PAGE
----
While bigots get beaten down for comedy relief, Mardaani taps something darker in Indian society at its climax. Shivani has defeated Walt and in the process has exposed a powerful politician whose kink is raping prostitutes. She has challenged Walt to hand-to-hand combat, as mentioned above, and humiliated him. But he doesn't care and isn't worried. "This is India," he reminds her, and that means his political and business connections will see to it that he serves little if any time. Her answer? Yes, this is India, but that means she doesn't necessarily have to arrest him to get him off the streets. Is she going to murder him, then? No, but they are: the girls he's tortured and exploited. Technically it won't be murder. Since this is India, the law there says it isn't murder is someone is killed in a demonstration involving a certain number of people or more. There just happens to be a quorum present, so as Shivani discreetly walks away the film's upbeat girl-power theme song plays over a lynching, the death of a thousand kicks from high-heeled shoes.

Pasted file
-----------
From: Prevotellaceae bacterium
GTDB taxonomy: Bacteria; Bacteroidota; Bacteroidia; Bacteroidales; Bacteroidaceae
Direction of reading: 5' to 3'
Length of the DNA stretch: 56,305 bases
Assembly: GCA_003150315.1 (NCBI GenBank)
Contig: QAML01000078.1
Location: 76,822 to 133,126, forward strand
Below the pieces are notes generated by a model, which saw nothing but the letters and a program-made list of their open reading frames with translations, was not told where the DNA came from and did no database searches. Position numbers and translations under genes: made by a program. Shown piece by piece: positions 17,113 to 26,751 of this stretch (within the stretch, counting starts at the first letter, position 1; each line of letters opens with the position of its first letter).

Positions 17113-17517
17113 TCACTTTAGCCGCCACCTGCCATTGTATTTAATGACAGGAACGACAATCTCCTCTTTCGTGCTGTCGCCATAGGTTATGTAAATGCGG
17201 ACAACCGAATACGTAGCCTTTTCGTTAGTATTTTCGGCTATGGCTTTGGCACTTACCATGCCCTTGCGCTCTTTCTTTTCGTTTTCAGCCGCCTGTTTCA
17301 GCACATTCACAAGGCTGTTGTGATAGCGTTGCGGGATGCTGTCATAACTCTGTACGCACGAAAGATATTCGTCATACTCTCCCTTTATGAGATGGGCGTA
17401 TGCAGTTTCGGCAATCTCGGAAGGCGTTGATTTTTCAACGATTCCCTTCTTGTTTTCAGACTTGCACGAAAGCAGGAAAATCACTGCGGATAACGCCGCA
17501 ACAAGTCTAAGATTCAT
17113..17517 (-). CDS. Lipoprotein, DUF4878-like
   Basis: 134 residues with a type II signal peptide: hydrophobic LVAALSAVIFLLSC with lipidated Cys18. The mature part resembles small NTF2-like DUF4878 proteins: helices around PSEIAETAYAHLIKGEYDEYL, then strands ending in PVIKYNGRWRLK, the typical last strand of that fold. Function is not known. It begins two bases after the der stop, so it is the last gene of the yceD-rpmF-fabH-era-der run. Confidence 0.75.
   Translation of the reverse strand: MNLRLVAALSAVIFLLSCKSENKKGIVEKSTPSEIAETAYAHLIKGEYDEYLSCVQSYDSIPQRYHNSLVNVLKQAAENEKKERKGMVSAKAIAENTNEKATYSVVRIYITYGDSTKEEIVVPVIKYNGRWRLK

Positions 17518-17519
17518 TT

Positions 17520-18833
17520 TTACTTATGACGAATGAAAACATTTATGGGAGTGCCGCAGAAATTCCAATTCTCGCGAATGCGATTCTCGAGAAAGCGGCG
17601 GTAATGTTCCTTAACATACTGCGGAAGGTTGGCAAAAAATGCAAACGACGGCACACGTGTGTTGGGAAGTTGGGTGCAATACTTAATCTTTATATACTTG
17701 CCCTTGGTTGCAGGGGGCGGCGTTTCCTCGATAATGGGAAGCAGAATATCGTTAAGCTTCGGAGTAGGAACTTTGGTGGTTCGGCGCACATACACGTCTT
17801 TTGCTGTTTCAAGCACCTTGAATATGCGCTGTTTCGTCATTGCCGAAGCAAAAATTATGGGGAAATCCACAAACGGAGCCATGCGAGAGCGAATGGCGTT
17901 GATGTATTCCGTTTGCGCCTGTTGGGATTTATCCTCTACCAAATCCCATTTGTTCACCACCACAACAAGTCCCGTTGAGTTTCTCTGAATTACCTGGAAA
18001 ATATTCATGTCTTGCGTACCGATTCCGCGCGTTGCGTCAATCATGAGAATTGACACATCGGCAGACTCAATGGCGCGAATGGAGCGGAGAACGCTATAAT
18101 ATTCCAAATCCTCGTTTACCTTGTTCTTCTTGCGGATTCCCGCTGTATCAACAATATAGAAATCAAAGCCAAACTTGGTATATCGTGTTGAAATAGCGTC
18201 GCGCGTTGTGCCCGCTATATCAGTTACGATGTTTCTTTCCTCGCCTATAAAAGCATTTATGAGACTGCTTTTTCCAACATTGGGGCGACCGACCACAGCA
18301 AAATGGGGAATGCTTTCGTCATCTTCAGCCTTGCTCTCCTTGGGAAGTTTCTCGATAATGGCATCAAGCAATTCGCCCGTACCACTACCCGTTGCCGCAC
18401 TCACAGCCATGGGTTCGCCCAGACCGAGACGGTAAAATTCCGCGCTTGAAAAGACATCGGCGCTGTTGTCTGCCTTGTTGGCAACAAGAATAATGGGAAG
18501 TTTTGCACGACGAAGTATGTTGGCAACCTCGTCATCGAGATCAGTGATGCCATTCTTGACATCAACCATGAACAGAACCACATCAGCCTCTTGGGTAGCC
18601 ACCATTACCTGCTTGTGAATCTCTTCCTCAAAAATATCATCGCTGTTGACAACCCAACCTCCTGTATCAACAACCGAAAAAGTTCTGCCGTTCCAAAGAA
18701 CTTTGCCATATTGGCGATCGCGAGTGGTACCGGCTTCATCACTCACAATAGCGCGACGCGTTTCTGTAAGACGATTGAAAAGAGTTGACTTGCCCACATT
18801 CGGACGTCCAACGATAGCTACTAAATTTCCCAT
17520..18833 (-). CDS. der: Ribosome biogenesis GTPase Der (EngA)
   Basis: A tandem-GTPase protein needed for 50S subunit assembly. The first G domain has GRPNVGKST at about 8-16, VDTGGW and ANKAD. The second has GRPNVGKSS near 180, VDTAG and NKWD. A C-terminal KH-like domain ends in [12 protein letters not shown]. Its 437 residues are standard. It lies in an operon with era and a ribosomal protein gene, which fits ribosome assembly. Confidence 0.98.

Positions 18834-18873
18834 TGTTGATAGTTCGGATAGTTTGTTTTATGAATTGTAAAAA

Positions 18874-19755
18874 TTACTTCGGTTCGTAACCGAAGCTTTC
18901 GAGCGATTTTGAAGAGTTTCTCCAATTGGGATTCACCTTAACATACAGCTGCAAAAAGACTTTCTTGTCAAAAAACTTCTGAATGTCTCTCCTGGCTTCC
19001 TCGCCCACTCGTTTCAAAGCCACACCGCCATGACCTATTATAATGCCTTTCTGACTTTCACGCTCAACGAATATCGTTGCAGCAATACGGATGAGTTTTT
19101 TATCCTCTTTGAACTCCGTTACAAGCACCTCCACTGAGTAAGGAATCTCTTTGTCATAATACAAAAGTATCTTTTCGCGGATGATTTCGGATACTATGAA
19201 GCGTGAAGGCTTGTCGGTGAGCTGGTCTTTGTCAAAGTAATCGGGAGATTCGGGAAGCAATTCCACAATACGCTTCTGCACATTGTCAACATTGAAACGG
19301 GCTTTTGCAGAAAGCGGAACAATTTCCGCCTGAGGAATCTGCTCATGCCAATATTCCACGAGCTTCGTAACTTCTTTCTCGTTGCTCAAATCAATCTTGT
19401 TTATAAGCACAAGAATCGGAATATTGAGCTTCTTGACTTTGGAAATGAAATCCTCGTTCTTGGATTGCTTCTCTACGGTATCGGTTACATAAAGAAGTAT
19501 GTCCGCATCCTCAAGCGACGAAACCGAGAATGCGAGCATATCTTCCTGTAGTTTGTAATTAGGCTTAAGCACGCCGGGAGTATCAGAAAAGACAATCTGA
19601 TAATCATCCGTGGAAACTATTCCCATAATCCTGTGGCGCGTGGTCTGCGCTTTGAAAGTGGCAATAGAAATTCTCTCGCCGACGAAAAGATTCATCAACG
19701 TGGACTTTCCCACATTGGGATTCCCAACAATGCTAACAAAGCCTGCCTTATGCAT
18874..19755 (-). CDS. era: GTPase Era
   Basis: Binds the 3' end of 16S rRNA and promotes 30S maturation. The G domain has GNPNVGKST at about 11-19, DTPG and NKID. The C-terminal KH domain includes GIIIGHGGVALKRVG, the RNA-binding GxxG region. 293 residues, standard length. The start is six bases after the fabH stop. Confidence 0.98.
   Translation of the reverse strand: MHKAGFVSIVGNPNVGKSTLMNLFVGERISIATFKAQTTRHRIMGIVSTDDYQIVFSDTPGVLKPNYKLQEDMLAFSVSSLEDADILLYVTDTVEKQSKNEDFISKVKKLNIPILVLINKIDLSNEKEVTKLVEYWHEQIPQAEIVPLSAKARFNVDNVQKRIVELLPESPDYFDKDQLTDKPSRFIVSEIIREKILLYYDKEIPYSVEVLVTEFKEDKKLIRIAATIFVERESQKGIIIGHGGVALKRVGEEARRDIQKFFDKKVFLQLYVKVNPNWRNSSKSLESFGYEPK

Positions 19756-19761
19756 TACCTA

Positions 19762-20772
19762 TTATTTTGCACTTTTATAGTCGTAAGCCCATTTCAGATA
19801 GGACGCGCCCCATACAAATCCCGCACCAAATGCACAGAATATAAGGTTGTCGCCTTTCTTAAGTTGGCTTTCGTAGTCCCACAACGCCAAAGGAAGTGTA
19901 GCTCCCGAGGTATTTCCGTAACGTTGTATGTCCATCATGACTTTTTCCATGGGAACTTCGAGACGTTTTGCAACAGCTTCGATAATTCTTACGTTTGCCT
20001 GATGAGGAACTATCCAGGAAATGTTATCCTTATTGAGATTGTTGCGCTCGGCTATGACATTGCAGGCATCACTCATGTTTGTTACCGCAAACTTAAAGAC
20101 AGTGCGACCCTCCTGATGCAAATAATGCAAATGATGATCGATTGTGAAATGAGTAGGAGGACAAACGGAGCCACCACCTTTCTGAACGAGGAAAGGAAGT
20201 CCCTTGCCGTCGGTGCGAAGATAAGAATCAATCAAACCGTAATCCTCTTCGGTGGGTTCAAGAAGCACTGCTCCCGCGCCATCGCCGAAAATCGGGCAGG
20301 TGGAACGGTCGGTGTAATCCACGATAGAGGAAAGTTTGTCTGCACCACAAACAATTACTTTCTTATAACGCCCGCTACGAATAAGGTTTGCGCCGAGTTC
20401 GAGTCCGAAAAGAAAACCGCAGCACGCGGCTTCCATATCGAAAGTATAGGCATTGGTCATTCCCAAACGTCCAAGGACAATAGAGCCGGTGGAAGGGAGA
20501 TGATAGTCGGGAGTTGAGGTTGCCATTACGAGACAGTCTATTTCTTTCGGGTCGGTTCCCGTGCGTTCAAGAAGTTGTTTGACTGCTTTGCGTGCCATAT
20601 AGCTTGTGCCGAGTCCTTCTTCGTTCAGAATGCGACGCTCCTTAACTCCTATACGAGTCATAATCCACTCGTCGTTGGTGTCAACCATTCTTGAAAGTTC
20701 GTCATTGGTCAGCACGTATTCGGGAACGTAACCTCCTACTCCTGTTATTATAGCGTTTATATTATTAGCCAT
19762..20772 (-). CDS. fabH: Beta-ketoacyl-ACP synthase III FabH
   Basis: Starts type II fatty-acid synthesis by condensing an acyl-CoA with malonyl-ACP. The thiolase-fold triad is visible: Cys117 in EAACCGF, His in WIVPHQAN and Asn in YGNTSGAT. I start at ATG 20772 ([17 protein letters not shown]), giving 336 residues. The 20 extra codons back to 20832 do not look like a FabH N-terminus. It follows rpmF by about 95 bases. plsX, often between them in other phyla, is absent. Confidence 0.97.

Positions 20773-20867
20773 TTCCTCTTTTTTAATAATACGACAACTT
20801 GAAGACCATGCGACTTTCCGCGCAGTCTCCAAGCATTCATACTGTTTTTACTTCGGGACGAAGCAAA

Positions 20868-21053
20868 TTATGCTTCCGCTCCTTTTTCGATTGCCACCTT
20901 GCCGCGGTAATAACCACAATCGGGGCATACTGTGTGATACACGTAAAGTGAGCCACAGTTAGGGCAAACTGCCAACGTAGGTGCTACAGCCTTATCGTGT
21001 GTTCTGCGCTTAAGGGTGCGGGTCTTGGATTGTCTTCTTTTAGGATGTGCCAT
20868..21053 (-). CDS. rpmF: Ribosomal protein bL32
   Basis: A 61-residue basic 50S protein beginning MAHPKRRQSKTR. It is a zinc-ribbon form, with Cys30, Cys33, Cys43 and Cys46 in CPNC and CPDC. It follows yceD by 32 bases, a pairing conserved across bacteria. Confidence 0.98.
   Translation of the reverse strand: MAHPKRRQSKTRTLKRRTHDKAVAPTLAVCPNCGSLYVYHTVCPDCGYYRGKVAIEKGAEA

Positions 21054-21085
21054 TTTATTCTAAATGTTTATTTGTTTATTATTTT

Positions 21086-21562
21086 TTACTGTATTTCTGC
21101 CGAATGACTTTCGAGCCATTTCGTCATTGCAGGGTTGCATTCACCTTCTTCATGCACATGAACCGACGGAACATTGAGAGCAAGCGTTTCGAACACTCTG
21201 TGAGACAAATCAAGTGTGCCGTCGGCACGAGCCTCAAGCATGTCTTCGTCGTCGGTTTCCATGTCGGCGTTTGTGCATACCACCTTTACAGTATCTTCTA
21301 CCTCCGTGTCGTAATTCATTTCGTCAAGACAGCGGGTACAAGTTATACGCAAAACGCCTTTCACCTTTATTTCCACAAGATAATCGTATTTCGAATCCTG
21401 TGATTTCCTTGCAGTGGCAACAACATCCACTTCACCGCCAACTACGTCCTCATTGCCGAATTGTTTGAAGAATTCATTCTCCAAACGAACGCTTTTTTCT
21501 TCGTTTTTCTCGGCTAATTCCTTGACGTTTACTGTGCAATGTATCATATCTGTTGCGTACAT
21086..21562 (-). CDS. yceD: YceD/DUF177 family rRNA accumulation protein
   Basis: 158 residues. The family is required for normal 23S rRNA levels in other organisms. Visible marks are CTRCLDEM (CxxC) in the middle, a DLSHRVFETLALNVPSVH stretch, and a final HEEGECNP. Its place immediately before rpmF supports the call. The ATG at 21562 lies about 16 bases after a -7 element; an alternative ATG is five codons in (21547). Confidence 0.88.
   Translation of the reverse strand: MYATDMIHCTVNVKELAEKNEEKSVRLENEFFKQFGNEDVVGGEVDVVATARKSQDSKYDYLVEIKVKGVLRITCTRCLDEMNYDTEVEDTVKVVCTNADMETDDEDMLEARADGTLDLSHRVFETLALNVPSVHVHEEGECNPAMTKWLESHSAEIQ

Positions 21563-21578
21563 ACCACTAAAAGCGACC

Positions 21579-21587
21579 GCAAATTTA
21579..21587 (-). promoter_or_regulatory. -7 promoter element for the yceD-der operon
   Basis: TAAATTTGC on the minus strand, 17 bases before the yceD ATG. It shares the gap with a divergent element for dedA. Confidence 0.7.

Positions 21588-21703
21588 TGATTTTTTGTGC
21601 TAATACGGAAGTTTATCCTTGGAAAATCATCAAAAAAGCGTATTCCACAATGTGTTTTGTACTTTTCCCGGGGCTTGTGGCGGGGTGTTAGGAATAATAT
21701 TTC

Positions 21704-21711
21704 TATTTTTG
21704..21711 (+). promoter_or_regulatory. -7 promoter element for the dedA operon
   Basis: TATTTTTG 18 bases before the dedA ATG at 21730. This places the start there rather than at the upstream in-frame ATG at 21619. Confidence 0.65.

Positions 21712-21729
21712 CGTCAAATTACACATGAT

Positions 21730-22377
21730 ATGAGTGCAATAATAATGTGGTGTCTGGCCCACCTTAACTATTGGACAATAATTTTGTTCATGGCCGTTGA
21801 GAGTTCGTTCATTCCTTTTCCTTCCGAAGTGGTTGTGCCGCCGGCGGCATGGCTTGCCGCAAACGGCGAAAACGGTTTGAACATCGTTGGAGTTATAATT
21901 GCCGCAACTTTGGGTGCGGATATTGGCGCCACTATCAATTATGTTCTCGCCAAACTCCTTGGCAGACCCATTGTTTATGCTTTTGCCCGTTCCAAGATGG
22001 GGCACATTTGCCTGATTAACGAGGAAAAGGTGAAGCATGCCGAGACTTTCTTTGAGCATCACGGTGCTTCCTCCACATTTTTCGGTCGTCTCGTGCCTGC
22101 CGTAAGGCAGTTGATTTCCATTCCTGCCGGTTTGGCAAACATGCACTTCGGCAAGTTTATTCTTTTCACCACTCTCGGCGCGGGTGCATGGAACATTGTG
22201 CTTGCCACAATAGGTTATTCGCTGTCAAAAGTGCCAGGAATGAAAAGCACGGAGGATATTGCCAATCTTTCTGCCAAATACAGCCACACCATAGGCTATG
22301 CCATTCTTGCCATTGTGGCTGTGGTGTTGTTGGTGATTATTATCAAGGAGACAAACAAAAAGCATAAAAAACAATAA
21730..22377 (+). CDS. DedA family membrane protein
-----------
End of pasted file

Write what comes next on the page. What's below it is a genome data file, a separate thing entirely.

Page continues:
Mardaani's over-the-top final act alone makes the film worth seeing for fans of global pop cinema. Mukerji brings badass authority to her lead performance, and that's all the film really needs. I haven't watched as much Indian cinema as I probably should have by now, so I don't know how extraordinary or transgressive such a female role would be there. But it certainly can't hurt anywhere for people to see women kicking ass on the big screen. Just maybe it might make some men think twice before acting out their fantasies.